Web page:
The US Army is looking to update the M8 smoke grenade.
There are two types of smoke grenades in the inventory. The M18 series produces colored smoke (red, yellow, green and violet) and is used for signaling. For instance, if you see red smoke on a training range in the US, you know that a real-world medical emergency is happening.
The M8 grenade, on the other hand, is an obscurant. That is, it produces a thick cloud of grey/white smoke that can be used as a screen from observation.
The problem is, the HC compound used in the M8 is somewhat toxic. Exposure to it in open spaces doesn’t produce immediate respiratory distress, but it is still an icky chemical mixture, and breathing it in isn’t healthy in the long term.
The U.S. Army wants to replace the smoke screen the service has been using since World War II.
The U.S. Army Edgewood Chemical Biological Center, which is leading the effort, has pared down its list of candidates to replace the HC Screening Smoke Grenade down to four, according to an Army release.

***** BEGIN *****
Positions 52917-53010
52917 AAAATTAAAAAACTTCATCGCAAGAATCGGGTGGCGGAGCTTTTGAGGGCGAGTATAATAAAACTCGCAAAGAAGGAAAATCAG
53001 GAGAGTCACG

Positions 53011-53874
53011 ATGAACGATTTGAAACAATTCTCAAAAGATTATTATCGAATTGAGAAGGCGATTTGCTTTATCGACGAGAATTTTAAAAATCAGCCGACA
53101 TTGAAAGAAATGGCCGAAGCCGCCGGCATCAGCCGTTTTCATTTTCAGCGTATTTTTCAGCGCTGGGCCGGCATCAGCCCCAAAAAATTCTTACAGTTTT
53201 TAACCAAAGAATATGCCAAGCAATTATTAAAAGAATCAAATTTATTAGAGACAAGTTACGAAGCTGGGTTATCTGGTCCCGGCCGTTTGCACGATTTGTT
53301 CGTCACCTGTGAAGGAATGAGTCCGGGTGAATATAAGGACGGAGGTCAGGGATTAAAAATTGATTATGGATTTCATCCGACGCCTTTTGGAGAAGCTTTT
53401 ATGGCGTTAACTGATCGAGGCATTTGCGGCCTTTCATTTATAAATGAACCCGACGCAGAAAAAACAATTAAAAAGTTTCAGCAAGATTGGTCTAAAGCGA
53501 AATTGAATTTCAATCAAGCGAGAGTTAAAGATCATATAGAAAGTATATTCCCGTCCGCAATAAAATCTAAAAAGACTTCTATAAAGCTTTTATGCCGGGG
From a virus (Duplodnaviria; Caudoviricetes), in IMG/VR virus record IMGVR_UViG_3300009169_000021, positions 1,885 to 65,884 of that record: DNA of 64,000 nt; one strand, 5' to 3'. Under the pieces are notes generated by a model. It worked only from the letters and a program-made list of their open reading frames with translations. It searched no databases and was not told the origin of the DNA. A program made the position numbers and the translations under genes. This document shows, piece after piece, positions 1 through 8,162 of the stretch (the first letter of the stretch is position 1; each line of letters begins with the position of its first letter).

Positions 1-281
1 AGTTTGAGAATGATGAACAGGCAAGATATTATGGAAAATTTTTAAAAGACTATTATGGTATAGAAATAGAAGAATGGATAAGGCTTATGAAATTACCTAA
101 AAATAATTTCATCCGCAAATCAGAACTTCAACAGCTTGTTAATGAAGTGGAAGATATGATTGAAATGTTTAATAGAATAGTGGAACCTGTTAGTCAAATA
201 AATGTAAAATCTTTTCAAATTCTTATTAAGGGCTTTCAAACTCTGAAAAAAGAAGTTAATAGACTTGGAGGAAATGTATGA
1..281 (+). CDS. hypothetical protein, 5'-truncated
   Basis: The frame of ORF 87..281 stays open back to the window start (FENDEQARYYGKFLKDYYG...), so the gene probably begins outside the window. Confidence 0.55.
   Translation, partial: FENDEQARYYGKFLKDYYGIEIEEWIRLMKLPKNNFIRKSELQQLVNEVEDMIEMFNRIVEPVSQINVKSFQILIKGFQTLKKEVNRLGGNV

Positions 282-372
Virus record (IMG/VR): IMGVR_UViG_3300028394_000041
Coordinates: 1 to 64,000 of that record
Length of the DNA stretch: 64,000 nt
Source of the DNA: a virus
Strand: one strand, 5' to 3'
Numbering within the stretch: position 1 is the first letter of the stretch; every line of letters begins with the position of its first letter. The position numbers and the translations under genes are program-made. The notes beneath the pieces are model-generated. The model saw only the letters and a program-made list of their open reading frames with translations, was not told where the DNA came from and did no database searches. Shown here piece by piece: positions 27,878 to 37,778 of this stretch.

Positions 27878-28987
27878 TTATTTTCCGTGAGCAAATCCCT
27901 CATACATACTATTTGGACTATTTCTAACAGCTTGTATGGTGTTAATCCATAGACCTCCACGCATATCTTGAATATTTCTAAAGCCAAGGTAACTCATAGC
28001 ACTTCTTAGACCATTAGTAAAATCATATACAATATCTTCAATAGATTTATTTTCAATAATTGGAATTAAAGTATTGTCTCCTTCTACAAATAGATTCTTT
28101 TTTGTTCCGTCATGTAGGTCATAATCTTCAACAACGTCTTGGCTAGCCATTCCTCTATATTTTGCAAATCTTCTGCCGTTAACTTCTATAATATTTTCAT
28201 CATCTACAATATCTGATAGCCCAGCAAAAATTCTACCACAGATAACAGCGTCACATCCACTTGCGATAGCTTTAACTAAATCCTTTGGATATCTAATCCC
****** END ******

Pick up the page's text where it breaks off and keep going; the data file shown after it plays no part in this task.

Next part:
The grenade the Army chooses must also “have applications in short-range mortars, and long-range artillery shells,” according to the Army.
Making smoke is easy. Making a dense, effective smoke that isn’t highly toxic, well, that’s a little harder.
Smoke screens are still an important tool in warfare. From the rifle squad throwing a smoke grenade to screen its movement across a city street, to a smoke generator platoon obscuring the movement of an entire brigade, denying the enemy the ability to observe is still a widely used tactic. Indeed, every battalion in our Army has a Chemical Officer on staff and planning for smoke missions is a key responsibility of his.
Smoke can be provided by grenades, mortars, artillery, special high volume fog oil generators or by injecting fuel oil into the exhaust manifolds of combat vehicles.